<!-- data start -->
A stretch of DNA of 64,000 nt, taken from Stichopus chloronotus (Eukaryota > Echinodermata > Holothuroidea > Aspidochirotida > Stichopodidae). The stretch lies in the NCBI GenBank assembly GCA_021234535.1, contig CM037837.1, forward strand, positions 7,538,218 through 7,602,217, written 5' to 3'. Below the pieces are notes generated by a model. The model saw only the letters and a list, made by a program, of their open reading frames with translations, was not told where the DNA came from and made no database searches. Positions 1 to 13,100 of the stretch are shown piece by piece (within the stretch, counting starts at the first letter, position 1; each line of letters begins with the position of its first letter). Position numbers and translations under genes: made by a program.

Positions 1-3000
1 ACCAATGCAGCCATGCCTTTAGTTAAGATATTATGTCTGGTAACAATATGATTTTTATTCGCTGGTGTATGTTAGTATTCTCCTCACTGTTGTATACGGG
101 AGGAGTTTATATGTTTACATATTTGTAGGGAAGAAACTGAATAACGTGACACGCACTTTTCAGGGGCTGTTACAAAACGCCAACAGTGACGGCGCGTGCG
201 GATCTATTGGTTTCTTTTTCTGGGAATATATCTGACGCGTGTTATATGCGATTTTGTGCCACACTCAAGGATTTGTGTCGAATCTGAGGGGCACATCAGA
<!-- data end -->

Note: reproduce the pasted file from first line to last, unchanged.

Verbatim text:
A stretch of DNA of 64,000 nt, taken from Stichopus chloronotus (Eukaryota > Echinodermata > Holothuroidea > Aspidochirotida > Stichopodidae). The stretch lies in the NCBI GenBank assembly GCA_021234535.1, contig CM037837.1, forward strand, positions 7,538,218 through 7,602,217, written 5' to 3'. Below the pieces are notes generated by a model. The model saw only the letters and a list, made by a program, of their open reading frames with translations, was not told where the DNA came from and made no database searches. Positions 1 to 13,100 of the stretch are shown piece by piece (within the stretch, counting starts at the first letter, position 1; each line of letters begins with the position of its first letter). Position numbers and translations under genes: made by a program.

Positions 1-3000
1 ACCAATGCAGCCATGCCTTTAGTTAAGATATTATGTCTGGTAACAATATGATTTTTATTCGCTGGTGTATGTTAGTATTCTCCTCACTGTTGTATACGGG
101 AGGAGTTTATATGTTTACATATTTGTAGGGAAGAAACTGAATAACGTGACACGCACTTTTCAGGGGCTGTTACAAAACGCCAACAGTGACGGCGCGTGCG
201 GATCTATTGGTTTCTTTTTCTGGGAATATATCTGACGCGTGTTATATGCGATTTTGTGCCACACTCAAGGATTTGTGTCGAATCTGAGGGGCACATCAGA